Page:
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A Short history of the Guildhall

The earliest reference to a Guildhall in Bath is in a deed of 1432-33 although there has probably been a Hall or Council Chamber in the city since at least the 13th Century. Around 1569 it was decided to move the Guildhall to the centre of the Market Place at the bottom of the High Street which runs in front of the current building. 

 

The Old Guildhall and covered market, apart from obstructing traffic, soon proved to be inadequate to the needs of the growing city. After a number of false starts, the new Guildhall, designed by Thomas Baldwin, was finally completed in 1778. Baldwin was one of the leading architects of Georgian Bath and designed some of its principal buildings including the Pump Room.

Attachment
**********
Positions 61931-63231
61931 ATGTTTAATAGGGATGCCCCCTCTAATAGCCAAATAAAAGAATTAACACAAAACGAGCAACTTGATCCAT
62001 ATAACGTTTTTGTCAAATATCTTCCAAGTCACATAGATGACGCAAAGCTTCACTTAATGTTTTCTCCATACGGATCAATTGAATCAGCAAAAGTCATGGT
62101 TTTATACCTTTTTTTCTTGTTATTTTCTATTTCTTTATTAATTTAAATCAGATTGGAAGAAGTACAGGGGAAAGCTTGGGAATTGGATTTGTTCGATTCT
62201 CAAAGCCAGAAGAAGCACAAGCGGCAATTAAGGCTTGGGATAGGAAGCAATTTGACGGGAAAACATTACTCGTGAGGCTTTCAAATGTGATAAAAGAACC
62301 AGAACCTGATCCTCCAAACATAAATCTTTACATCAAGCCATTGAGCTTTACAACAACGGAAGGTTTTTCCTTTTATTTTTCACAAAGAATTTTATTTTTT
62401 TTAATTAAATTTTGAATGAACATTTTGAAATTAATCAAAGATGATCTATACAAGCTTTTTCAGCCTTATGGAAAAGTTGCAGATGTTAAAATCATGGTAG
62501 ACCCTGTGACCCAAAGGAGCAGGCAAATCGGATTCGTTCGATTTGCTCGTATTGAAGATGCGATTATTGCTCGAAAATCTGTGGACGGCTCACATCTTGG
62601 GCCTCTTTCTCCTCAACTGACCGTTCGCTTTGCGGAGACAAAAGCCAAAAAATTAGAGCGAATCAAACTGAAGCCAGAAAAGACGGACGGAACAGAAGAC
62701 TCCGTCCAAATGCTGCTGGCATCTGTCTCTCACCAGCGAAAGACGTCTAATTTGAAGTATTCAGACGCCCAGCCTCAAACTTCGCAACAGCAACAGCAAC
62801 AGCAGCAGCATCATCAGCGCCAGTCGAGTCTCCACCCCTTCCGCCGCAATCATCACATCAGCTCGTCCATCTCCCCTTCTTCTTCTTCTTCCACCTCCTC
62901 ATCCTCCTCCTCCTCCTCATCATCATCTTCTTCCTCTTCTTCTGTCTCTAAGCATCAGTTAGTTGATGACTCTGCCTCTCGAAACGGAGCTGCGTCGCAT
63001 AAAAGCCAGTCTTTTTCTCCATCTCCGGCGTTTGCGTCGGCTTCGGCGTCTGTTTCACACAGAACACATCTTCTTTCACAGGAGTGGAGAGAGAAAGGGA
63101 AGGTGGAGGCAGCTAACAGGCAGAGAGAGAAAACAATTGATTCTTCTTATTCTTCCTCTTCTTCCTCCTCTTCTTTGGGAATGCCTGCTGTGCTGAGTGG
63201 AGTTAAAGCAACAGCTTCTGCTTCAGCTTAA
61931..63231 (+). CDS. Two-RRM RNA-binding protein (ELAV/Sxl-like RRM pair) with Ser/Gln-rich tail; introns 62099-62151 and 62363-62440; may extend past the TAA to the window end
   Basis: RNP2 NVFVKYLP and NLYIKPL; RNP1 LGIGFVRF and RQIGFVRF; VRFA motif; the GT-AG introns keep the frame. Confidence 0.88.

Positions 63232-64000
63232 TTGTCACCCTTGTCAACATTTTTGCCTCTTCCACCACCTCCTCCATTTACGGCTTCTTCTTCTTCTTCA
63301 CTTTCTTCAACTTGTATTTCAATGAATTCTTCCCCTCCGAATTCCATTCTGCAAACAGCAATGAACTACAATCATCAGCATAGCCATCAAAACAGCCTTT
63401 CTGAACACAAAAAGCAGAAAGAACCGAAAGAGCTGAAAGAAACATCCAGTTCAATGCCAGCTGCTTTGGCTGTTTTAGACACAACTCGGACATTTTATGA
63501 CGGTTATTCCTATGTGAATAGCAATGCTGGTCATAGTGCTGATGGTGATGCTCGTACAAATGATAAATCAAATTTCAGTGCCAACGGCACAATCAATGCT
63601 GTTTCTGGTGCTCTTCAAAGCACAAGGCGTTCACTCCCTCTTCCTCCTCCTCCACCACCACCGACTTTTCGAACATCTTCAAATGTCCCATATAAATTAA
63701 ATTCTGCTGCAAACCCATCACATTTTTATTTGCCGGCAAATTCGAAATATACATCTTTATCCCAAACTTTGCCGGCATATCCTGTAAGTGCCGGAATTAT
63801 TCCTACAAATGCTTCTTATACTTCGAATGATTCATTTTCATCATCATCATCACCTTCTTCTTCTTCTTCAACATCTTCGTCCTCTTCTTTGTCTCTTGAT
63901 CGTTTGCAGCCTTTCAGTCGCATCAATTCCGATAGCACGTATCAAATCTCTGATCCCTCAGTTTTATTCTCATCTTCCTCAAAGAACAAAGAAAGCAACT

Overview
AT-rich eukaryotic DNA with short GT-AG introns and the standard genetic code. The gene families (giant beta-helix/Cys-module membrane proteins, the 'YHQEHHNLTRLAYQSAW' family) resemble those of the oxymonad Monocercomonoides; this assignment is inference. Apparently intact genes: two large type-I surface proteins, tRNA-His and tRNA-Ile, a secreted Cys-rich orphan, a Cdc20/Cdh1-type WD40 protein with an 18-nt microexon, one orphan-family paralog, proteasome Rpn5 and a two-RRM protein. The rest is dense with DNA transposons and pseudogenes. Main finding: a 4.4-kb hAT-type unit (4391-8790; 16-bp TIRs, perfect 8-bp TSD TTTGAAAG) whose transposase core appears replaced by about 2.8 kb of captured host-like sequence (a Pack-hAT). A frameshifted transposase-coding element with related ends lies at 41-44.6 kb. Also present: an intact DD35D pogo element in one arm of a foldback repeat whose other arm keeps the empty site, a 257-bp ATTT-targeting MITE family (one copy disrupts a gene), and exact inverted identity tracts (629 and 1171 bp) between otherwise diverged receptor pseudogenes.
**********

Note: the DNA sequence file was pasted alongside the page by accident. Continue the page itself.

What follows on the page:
In 1891, John McKean, the Scots architect who was also responsible for the design of the concert room extension to the Pump Room, added two wings to include additional council offices and a technical school. The Victoria Art Gallery extension along Bridge Street was added a few years later.

 

The Register Office is based inside the Guildhall and can offer ceremonies within their ceremony rooms, please click here to see the Registration Ceremony Rooms.

 

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